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26 April 2011
Today I gave a two-part guest lecture to a bunch of Cornell freshmen. The first part of the lecture was The Science of Red Mars, which you can read about over here. But since this writing seminar (taught by my officemate) might be the only course that some of these students take which involves reading fiction and writing about it, my officemate encouraged me to talk a bit in general about reading fiction, and particularly speculative fiction. I figured that since I already put together the guest lecture I might as well post it here!
4 April 2011
Have you read the book Red Mars yet? If not, you can download a pdf of it here. It’s a classic hard sci-fi epic about the colonization of Mars, and for my latest post over at Science in my Fiction, I took a look at how the highly accurate depiction of Mars in the book has held up with all the new discoveries in the last 20 years. Head on over and check it out!
7 January 2011
I realized relatively recently that I like planets and I like speculative fiction for basically the same reason: strange new worlds just fire up my imagination. That’s the topic of my latest post over at Science in my Fiction, where I take a look at some spectacular and bizarre real (or at least realistic) planetary locations that I think would be great settings for some sci-fi. I got a little …
14 November 2010
I’ve been on a bit of a post-apocalyptic kick this year. It all started when I got Fallout 3 last Christmas, and once I finished that game I moved on to reading some of the classics of the genre like On the Beach and I am Legend and The Stand. There’s something oddly fascinating about seeing characters face the end of the world, and to me it’s even more interesting …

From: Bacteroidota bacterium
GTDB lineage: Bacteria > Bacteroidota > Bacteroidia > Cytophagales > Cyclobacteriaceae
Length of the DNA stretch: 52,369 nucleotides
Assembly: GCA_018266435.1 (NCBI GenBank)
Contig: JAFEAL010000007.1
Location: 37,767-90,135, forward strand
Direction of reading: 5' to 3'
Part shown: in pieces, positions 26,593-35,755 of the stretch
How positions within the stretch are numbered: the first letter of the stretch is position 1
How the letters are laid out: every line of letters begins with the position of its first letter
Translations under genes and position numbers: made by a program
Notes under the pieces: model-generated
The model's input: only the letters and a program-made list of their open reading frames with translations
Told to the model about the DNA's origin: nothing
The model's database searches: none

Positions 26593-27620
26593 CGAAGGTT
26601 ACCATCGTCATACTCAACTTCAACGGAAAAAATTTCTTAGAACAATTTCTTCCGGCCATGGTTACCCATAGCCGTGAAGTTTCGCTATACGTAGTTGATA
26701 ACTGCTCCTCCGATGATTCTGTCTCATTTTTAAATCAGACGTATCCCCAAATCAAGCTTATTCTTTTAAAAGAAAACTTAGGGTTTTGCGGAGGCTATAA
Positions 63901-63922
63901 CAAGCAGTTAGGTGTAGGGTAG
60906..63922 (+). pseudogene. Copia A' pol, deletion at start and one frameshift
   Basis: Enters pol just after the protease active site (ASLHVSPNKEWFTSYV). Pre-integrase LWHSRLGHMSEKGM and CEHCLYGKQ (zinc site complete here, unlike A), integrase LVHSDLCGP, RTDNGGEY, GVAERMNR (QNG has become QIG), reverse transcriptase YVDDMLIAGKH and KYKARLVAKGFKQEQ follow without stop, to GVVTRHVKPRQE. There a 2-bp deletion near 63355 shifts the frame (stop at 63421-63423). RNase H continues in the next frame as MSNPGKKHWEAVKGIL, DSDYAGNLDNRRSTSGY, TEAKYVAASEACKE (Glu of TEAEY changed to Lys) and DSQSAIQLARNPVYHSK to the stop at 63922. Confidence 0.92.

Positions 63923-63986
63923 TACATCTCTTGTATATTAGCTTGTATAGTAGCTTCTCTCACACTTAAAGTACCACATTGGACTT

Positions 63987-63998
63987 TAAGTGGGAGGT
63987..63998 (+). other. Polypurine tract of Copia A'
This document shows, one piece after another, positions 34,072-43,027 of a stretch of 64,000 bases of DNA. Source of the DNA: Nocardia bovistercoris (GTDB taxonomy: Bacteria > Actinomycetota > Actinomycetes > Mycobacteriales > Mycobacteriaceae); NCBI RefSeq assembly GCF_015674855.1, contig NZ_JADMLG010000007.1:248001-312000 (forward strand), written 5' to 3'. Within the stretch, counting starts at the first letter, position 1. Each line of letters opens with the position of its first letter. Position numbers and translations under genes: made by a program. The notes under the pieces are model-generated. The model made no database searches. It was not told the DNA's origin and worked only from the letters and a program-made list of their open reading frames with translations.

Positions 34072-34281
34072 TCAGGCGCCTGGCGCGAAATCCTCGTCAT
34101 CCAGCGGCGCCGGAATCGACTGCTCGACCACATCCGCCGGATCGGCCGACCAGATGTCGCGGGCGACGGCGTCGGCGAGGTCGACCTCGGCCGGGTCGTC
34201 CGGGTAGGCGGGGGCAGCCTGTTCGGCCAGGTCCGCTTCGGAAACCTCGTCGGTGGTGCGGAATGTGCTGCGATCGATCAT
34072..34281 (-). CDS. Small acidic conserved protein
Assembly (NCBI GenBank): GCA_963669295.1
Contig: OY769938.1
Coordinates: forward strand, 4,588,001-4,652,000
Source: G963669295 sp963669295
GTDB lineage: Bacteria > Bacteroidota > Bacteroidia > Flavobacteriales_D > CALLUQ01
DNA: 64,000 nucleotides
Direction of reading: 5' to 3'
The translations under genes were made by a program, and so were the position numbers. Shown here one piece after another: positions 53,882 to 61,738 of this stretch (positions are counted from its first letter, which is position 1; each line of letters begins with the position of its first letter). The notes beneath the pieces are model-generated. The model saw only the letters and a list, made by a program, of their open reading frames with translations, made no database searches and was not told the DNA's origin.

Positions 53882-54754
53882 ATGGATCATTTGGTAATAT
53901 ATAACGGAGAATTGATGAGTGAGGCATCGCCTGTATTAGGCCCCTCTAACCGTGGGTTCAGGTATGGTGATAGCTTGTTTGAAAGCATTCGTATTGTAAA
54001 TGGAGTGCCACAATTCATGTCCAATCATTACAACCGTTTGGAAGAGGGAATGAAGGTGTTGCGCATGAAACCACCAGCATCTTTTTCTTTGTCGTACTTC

1 November 2010
The other day I came across a press release announcing that nearly one in four sun-like stars could have planets as small as Earth. That’s pretty awesome! But I though it was especially interesting how they came up with this number. Current technology can’t quite see an Earth-sized planet around a sun-like star, so how do you count things that you can’t see? Well, you count everything else and then extrapolate.
28 October 2010
A friend of mine sent me this Ray Bradbury quote: A few years back, one dreadful boy ran up to me and said, “Mr. Bradbury?” “Yes?” I said. “That book of yours, The Martian Chronicles?” he said. “Yes,” I said. “On page 92 where you have the moons of Mars rising in the east?” “Yeah,” I said. “Nah,” he said. So I hit him. I’ll be damned if I’ll be …
21 September 2010
I’ve got two new posts up at The Science of Starcraft! The first tackles the difference between supernovae and novae. The words are often used interchangeably in sci-fi, but they are (usually) very different phenomena. Plus, I love telling the story of nucleosynthesis and stellar evolution, and this was a good excuse. The second post is sort of a sequel to my previous post about railguns. This time I look …
6 September 2010
I have a new post up at The Science of Starcraft! This time I tackle rail guns: sci-fi staple and the bane of intro physics students everywhere. To learn how these futuristic guns work in the real world and whether their depiction in Starcraft is accurate, go check out my latest post!
12 August 2010
I’ve got a new post up at The Science of Starcraft! This time I tackle the question of whether unprotected living things could ever survive in the vacuum of space. Go check it out!